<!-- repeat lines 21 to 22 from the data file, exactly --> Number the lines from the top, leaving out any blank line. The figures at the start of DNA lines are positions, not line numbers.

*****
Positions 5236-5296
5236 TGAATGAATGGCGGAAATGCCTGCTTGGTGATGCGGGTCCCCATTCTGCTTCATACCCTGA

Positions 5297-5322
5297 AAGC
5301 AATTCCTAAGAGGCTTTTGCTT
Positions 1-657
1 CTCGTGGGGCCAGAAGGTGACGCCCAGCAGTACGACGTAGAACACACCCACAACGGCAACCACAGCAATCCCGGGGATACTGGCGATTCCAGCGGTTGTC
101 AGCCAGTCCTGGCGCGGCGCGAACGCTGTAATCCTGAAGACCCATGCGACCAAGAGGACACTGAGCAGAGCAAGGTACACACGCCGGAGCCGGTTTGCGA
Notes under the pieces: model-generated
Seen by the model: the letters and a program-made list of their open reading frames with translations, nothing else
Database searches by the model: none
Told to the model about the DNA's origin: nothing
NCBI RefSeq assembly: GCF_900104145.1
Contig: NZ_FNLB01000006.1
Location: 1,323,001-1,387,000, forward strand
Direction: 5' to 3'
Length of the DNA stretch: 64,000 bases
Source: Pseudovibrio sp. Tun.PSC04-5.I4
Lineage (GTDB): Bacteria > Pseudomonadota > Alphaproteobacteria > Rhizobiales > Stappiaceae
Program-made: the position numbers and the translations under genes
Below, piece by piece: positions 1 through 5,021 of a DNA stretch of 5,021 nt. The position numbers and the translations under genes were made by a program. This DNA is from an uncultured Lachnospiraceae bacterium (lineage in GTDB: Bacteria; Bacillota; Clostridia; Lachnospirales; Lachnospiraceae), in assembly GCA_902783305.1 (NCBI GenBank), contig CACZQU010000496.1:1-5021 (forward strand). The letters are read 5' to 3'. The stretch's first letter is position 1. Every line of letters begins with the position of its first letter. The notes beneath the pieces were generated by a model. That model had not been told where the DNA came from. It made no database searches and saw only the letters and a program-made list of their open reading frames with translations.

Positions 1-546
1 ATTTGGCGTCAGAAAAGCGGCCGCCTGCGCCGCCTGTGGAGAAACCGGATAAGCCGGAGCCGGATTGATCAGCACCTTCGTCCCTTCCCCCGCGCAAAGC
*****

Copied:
Below, piece by piece: positions 1 through 5,021 of a DNA stretch of 5,021 nt. The position numbers and the translations under genes were made by a program. This DNA is from an uncultured Lachnospiraceae bacterium (lineage in GTDB: Bacteria; Bacillota; Clostridia; Lachnospirales; Lachnospiraceae), in assembly GCA_902783305.1 (NCBI GenBank), contig CACZQU010000496.1:1-5021 (forward strand). The letters are read 5' to 3'. The stretch's first letter is position 1. Every line of letters begins with the position of its first letter. The notes beneath the pieces were generated by a model. That model had not been told where the DNA came from. It made no database searches and saw only the letters and a program-made list of their open reading frames with translations.

Positions 1-546